Hoang-To says hers is the only wedding venue site where you can get actual price quotes and set up appointments to visit the venues.
Wedding Spot has also built an Adwords-like bidding platform where venues can pay for leads generated by Wedding Spot. They can also buy a back-end booking management platform on a subscription basis.
I did a search for wedding venues in San Francisco and most of them fell in the $40,000 to $70,000 range. The Ritz-Carlton will set you back eighty grand if you get married or have your reception there. On the more affordable side, St. Patrick’s Catholic Church is a flat $1,500. Temple Emanu-el ranges from $32K to almost $50K.
On a geekier note, I noticed that the Wedding Spot site is surprisingly responsive. Switching cities to see how venue prices compared across cities, the information showed up almost instantly.
Wedding Spot isn’t the only company trying to disrupt weddings. Weddington Way has built an interactive e-commerce space where brides can attempt to find everything they need to plan their wedding, and can get help from their bridal party and other family members. And just today, HoneyBook raised $10M for its service, which helps wedding-planning pros handle event logistics more easily.
When did push notifications get such a bad rap?
There has been a fair amount of controversy lately around something that was once revolutionary for the smartphone user: the push notification. Some critics, like Farhad Manjoo of The New York Times, argue that the beeping and buzzing meant to alert you to important updates has turned into somewhat of an annoyance, and I can’t say I disagree.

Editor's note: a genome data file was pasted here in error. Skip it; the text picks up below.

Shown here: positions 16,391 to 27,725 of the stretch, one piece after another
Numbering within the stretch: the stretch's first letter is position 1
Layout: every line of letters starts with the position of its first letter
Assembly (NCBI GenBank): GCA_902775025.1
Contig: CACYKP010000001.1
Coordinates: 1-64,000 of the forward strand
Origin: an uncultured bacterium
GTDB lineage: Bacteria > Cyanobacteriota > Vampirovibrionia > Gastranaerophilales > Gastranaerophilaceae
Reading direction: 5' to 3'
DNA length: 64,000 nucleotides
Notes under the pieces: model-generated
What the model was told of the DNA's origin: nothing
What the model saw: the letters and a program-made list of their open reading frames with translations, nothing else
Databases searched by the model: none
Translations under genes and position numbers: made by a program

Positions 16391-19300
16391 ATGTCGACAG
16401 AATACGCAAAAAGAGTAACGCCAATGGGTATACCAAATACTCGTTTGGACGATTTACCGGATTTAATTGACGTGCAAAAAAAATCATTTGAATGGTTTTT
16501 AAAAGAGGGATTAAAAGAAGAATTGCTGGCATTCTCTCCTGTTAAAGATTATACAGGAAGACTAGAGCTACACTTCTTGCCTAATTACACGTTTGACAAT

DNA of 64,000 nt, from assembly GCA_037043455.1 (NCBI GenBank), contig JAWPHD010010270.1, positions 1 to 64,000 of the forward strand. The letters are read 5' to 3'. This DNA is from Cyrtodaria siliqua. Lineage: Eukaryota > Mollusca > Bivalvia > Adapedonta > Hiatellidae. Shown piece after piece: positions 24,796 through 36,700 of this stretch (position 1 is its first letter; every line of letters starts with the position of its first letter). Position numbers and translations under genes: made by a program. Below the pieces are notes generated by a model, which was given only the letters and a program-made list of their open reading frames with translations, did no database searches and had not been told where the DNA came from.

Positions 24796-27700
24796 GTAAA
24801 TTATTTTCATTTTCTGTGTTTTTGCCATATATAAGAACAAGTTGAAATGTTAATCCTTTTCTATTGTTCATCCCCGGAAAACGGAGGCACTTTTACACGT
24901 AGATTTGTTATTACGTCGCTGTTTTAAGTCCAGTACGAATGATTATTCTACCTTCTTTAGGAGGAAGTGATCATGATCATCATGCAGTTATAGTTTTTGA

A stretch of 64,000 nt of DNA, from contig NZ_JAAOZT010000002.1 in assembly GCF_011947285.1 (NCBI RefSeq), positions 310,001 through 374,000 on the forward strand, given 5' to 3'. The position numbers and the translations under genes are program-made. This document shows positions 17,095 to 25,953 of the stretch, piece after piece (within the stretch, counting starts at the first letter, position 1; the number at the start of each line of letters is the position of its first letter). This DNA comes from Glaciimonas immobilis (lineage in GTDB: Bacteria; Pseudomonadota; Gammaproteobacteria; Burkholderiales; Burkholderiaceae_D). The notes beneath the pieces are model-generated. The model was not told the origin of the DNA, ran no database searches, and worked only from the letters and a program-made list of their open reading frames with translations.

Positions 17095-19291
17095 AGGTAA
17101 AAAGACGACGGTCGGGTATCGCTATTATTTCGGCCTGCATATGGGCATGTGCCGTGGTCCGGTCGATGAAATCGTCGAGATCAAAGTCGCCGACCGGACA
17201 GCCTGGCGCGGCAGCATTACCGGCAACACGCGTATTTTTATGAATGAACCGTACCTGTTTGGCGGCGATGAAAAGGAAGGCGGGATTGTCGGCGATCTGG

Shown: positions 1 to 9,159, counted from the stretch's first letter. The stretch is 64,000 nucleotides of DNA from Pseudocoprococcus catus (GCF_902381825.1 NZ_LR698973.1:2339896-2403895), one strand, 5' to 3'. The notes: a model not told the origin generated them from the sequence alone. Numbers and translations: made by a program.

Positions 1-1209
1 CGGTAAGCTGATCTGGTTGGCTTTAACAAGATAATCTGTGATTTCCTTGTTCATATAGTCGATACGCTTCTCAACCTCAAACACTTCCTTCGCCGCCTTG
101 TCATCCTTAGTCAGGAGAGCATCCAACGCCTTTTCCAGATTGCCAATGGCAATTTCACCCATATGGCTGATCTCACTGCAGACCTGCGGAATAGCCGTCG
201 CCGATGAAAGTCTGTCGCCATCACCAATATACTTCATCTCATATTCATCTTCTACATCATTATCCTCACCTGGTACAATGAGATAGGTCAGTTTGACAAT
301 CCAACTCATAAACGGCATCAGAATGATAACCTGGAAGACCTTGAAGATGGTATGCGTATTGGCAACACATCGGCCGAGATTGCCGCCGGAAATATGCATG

It seems like every app today lights up your phone with another meaningless message, and these notifications are worse than an unhelpful email. For example, my favorite music streaming app sends me recommendations via push. But these recommendations are an annoyance in the morning when I’m tying my daughter’s shoes and my son is calling from across the house.
When overused, push notifications bother you, take up space in your taskbar and can be nothing more than a push to get you to open the app.
Users have certainly noticed the uptick in noise and have responded in a drastic way: by shutting it down entirely. One study notes that, on average, 60 percent of smartphone users are opting out of push notifications.
So it’s easy to see that today’s push notifications are part of a broken system.
However, from both a user and developer perspective, push notifications can serve as critical reminders — they’re just misused in today’s app marketplace. Yet they’re moving in the right direction, and iOS 8 will make notifications more pertinent, interactive, and useful.
So how can we redefine push notifications to make them beneficial to all parties? Here are a few recommendations:
First, push notifications should be used when something is urgent. At their core, after all, they are about interrupting your activity and demanding your immediate attention. Therefore, the only kind of notifications you should be getting are the essential ones worthy of an interruption.
Even those people who usually disable push can think of an instance when a notification saved the day, or at least made it a little bit easier. For example, the standard ten minute reminder for a meeting you had forgotten about.
Second, push should be personal. Part of the reason users are abandoning ship is not because they hate the practice entirely; it’s because they’re being spammed with mass-market notifications. App developers should focus on updates that are specific to the user.
Of course users want a notification saying that their flight time has changed, but do they really want the buzz in the middle of the night asking them to rate the new app version?